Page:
The levees in the city failed in more than 50 places. Nearly every levee in metro New Orleans was breached as the hurricane passed just east of the city limits. Eventually 80% of the city became flooded and also large tracts of neighboring parishes, and the floodwaters lingered for weeks. At least 1, 836 people lost their lives due to the storm and its attendant flooding, with 705 missing, making it the deadliest storm in the United States since the Okeechobee hurricane of 1928. Of the 60,000 people stranded in New Orleans due to the floods, the Coast Guard rescued more than 33,500. The storm surge from the hurricane caused severe destruction along the Gulf coast from Texas to Florida.
"Hurricane Katrina weakened as it moved inland, but tropical-storm force gusts were recorded as far north as Fort Campbell, Kentucky on August 30, and the winds damaged trees in New York. The remnants of the storm brought high levels of rainfall to a wide swath of the eastern United States, and rain in excess of 2 inches (50 mm) fell in parts of 20 states. A number of tornadoes associated with Katrina formed on August 30 and August 31, which caused minor damages in several regions. In total, 62 tornadoes formed in eight states as a result of Katrina (Wikipedia)."
The criticism of the federal response to the destruction caused by Hurricane Katrina is well known. President Bush was forced to cut short his vacation for a couple of days, and was provided with a DVD which documented the damage done to New Orleans, the death and suffering, and responded by flying over the affected area on Friday in Air Force One, 4 days after the storm hit. Michael Brown, a law school graduate and former Judges and Stewards Commissioner for the International Arabian Horse Association who was forced to resign, was selected by Bush to head FEMA, with the resulting disastrous consequences.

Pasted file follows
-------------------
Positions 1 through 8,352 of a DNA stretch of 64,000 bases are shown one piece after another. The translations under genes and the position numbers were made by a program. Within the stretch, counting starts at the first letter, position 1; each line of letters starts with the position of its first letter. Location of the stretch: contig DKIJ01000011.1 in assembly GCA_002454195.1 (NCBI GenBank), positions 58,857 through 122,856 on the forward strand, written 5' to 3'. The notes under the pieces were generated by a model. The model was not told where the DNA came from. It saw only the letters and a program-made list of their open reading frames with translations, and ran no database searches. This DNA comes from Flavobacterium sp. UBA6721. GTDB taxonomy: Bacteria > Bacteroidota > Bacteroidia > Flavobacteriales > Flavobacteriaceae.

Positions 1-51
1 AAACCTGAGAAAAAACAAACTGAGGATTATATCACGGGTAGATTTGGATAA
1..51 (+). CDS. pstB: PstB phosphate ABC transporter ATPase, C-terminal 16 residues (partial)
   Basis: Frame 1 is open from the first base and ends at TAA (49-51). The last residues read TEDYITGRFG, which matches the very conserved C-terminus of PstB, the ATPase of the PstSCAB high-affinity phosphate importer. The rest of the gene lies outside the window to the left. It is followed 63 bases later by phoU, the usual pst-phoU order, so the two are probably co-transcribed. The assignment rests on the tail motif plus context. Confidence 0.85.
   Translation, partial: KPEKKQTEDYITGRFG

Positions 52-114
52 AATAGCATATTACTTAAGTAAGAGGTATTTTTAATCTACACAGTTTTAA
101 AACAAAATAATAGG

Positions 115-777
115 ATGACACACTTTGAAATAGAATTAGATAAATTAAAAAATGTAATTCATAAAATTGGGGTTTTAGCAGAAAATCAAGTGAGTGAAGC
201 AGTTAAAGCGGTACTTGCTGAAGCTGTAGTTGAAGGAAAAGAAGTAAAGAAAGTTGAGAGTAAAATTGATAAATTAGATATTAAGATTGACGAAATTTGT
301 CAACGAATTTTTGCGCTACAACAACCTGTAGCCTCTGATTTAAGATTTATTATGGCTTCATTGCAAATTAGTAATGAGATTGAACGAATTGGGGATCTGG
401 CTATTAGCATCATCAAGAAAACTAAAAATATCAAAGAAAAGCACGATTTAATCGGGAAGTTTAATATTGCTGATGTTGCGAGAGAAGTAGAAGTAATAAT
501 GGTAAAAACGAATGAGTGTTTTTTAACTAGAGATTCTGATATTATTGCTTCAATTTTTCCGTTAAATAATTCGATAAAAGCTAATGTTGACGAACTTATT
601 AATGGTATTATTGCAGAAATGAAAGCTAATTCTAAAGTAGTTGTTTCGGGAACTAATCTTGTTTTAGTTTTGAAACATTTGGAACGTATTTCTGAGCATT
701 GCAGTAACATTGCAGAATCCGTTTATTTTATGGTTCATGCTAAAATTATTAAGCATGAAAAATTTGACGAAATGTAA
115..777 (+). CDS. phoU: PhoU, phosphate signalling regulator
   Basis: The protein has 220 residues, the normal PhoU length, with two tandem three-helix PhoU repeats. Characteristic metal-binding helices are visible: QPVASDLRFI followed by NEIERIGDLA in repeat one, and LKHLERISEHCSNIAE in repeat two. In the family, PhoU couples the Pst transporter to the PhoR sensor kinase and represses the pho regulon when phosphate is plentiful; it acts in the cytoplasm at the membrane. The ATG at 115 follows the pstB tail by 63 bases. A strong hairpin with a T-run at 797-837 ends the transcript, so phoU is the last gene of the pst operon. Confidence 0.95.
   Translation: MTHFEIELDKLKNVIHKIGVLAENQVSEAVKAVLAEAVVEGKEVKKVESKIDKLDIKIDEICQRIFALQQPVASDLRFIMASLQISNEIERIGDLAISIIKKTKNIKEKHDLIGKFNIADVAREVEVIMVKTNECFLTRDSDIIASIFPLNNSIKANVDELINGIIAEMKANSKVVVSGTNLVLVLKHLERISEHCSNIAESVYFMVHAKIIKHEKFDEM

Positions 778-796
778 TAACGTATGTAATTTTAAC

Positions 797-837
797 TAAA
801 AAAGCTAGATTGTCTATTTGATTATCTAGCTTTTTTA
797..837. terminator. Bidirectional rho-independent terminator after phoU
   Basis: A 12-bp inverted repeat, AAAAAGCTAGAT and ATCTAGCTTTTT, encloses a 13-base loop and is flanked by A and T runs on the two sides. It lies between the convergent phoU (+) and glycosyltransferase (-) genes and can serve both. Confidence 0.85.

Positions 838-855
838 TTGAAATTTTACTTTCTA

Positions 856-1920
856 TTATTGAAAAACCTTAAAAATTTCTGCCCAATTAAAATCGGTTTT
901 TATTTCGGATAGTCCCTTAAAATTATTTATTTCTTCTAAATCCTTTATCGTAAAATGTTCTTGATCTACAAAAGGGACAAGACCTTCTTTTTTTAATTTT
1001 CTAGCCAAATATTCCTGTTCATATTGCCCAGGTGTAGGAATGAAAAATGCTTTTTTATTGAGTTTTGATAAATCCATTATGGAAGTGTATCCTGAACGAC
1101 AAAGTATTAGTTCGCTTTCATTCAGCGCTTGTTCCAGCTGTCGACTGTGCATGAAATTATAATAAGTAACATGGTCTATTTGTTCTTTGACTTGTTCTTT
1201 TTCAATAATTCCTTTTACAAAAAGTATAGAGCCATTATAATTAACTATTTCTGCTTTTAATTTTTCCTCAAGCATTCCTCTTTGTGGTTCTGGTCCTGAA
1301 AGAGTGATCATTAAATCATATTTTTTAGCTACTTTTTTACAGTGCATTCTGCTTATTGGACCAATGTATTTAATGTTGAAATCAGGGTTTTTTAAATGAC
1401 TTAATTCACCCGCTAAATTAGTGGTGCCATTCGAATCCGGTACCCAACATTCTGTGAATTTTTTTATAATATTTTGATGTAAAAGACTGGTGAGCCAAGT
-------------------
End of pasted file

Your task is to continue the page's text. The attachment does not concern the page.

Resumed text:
Looting, rape, murder, and other criminal activity occurred in New Orleans after the storm dissipated, which the police and military were helpless to control, their attention being targeted toward rescue efforts. Random sniper fire was reported directed toward police officers, rescue workers and helicopters. The Superdome's normal seating capacity lies between 69 thousand and 72, but 26,000 to 30,000 emergency refugees sought shelter there over several days. Similar overcrowding occurred at the Convention Center.
Body collection throughout the city began on approximately September 9th. Prior to that date, the locations of corpses were recorded, but most were not retrieved.
4 years after Katrina many communities are still struggling to rebuild. Displaced residents are still returning to New Orleans. President Obama said this today, "None of us can forget how we felt when those winds battered the shore, the floodwaters began to rise and Americans were stranded on rooftops and in stadiums," he said. "Whole neighborhoods of a great American city were left in ruins. Communities across the Gulf Coast were forever changed. And many Americans questioned whether government could fulfill its responsibility to respond in a crisis." He promised to come visit before the end of the year.
The World Meteorological Organization officially retired the name Katrina on April 6, 2006 at the request of the U.S. government. It was replaced by Katia, to be used during the 2011 hurricane season.

No comments:

Post a Comment